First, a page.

ANARCHY DAY 10: Germany to Greece “No Austerity, No Bailout”

Posted: May 10, 2012 in Anarchists & Communists

Reuters 5-10-12

European Union paymaster Germany warned Greece on Thursday that European  partners could only go on aiding debt-ridden Athens if it sticks to an  international bailout programme rejected by voters in a general election.

Financial markets, spooked by the risk of a disorderly Greek default  spreading turmoil, steadied as Spain’s move to clean up its banks and the  release of a key payment to Athens eased immediate concerns about the euro  zone.

“Greece can rely on the solidarity of Europe, but if Greece does not help  itself, there is nothing to be done,” German Finance Minister Wolfgang Schaeuble  told a news conference.

“Whether Greece is ready to do what is necessary – only the Greek people can  decide.”

The head of the euro zone’s rescue fund, Klaus Regling, said Athens would  have to agree with international lenders on the terms for financial aid before  any more money flows after June.

The European Financial Stability Facility (EFSF) agreed on Wednesday to  release the latest 4.2 billion euro ($5.4 billion) aid tranche to tide Greece  over for the next two months, as talks to try to form a government in Athens  appeared doomed.

Socialist leader Evangelos Venizelos, whose party came third in Sunday’s  election, made a last-ditch effort to cobble together a coalition that would  back the deeply unpopular EU/IMF bailout, but Greece seemed to be moving  inexorably towards new elections, probably next month.

A Reuters poll of economists taken in the last two days showed that only a  slim majority – 35 out of 64 respondents – think Greece will still be in the  euro zone by the end of 2013. The rest thought it would not be.

In Brussels, a senior EU official said there was no desire among euro zone  states for Greece to leave the 17-nation currency bloc. He also said the bailout  terms were not negotiable, but added it may be possible to adjust the “outer  margins” of the 130-billion-euro rescue package.


Highlighting one reason why two-thirds of Greek voters cast ballots for  anti-bailout parties of the radical left and far-right, figures released on  Thursday showed unemployment hit a record 21.7 percent in February, with a  staggering 54 percent of young people aged 15-24 without a job.

Budget cuts imposed since 2010 under the terms of the bailout to save Greece  from a chaotic default have caused a wave of corporate closures and  bankruptcies, fueling anger and despair.

Greece is in its fourth year of a deep recession, and the absence of economic  growth in much of the currency zone is making it harder for countries to reduce  their public deficits and debt.

France’s new president-elect, Francois Hollande, has vowed to shift Europe’s  focus from hair-shirted austerity to measures to revive growth and will take  that message to Berlin right after his inauguration next Tuesday.

But German Chancellor Angela Merkel, talking tough before a regional election  next Sunday that her Christian Democrats look set to lose, rebuffed pressure for  new stimulus measures funded by debt to revive growth in the euro area.

“Growth through structural reforms is sensible, important and necessary,” she  told parliament in Berlin. “Growth on credit would just push us right back to  the beginning of the crisis, and that is why we should not and will not do  it.”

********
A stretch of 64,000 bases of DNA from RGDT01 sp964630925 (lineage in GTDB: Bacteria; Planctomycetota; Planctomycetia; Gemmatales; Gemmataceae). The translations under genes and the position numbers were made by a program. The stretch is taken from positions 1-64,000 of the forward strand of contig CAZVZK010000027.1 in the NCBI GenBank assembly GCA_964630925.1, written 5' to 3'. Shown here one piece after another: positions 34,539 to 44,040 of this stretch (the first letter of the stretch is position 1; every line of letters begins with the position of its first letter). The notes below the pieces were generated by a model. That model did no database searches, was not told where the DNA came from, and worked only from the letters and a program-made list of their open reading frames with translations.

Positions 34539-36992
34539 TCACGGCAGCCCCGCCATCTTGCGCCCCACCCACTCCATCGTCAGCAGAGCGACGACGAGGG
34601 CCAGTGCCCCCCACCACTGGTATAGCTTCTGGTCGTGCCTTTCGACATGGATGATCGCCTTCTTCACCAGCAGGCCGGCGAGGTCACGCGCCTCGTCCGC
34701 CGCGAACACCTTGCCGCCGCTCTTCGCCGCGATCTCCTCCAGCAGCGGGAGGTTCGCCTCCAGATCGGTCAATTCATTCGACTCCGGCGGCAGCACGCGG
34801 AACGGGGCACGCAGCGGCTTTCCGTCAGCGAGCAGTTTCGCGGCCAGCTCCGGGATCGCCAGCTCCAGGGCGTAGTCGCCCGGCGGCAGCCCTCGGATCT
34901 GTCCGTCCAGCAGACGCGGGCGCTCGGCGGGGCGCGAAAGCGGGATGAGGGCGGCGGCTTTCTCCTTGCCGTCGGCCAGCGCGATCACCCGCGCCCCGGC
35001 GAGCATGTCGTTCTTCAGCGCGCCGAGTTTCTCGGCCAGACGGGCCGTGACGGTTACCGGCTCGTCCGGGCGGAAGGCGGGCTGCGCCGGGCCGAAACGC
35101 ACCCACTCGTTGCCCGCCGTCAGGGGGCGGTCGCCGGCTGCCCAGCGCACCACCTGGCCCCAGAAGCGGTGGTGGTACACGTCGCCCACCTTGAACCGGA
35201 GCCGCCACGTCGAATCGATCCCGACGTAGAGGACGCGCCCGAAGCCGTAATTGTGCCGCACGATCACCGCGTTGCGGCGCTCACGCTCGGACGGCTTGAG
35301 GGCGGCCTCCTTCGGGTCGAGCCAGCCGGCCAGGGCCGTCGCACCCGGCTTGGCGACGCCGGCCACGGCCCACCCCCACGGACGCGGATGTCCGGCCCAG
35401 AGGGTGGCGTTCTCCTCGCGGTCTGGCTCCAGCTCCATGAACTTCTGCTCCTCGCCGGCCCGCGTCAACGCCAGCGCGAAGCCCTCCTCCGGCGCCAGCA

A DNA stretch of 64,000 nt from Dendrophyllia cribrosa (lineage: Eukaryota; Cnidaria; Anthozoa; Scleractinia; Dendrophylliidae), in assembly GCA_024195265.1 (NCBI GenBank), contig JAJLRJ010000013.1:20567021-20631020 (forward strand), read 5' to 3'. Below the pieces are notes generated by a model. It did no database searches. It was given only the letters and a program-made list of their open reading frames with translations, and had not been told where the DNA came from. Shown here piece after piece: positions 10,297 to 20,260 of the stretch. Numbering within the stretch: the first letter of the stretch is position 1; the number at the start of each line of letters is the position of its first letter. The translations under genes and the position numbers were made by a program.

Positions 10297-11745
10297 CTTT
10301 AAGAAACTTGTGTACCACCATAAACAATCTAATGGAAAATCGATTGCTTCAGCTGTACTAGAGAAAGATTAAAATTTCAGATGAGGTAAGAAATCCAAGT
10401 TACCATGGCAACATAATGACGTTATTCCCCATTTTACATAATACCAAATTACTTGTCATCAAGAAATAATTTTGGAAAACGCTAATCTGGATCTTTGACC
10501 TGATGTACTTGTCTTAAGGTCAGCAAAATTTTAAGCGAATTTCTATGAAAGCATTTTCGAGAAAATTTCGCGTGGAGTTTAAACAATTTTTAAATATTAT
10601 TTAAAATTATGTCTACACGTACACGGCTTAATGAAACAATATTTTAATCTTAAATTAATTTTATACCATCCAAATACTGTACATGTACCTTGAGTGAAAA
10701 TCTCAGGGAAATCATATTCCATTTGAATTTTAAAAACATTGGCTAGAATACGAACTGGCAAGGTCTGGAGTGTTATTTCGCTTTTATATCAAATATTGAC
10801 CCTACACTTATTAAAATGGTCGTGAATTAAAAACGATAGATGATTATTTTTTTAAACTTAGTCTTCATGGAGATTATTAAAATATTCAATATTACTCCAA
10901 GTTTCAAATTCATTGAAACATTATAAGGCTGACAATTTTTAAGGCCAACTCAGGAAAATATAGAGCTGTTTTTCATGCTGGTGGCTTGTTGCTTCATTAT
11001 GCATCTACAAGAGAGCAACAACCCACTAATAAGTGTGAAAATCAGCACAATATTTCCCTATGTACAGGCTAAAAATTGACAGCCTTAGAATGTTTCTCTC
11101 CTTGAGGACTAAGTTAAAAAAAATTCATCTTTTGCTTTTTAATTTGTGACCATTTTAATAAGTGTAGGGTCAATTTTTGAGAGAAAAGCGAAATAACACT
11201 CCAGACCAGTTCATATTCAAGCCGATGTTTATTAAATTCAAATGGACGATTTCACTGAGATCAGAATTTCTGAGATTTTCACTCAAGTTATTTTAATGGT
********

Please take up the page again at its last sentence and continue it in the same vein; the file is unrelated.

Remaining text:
Merkel faces calls from both her centre-left opponents at home and many  European governments to relax the austerity measures that, as leader of Europe’s  largest economy, she has prescribed as the remedy for the sovereign debt  crisis.

“So much has been discussed, from to euro bonds to leveraging, they are all  hailed as miracle cures then deemed unsustainable,” Merkel told parliament.  Hollande said just before his second-round victory that he wants to reopen the  discussion on common euro zone bonds with Berlin.  In Paris, a spokesman for  Hollande’s Socialist Party said he would not be deflected from his growth drive  by Merkel’s comments.

“Angela Merkel is sticking to her position but she cannot override the will  of the French people,” spokesman Benoit Hamon told BFM TV.



In Spain, the government effectively took over the country’s fourth largest  bank, Bankia SA, in a radical attempt to put an end to a four-year banking  crisis triggered by a real estate crash.

Prime Minister Mariano Rajoy’s centre-right government said the banking  sector was safe and more measures to strengthen other ailing banks would be  announced on Friday, spurring a rebound on the Madrid stock exchange.

The sector has been through three major overhauls since the 2008 construction  and property market crash, which left lenders with at least 184 billion euros in  toxic assets, including repossessed housing complexes that stand empty.

Spain has insisted it can manage the bank rescues on its own and meet its  European commitment to reduce its public deficit to 3 percent of gross domestic  product next year.

But many economists, led vociferously by New York University doomsayer Nuriel  Roubini, believe Madrid will end up having to request a bailout, unless the euro  zone rescue fund is allowed to lend directly to its banks – a move Germany  opposes.

The situation in Europe is being closely watched by major investors  abroad.

“We are all watching with great concern,” said Gao Xiqing, president of the  China Investment Corporation, China’s $410 billion sovereign wealth fund.

“Over the years we repeatedly said we support a unified Europe, but now with  all these things, we’re very concerned,” he told Reuters at a conference in  Ethiopia.


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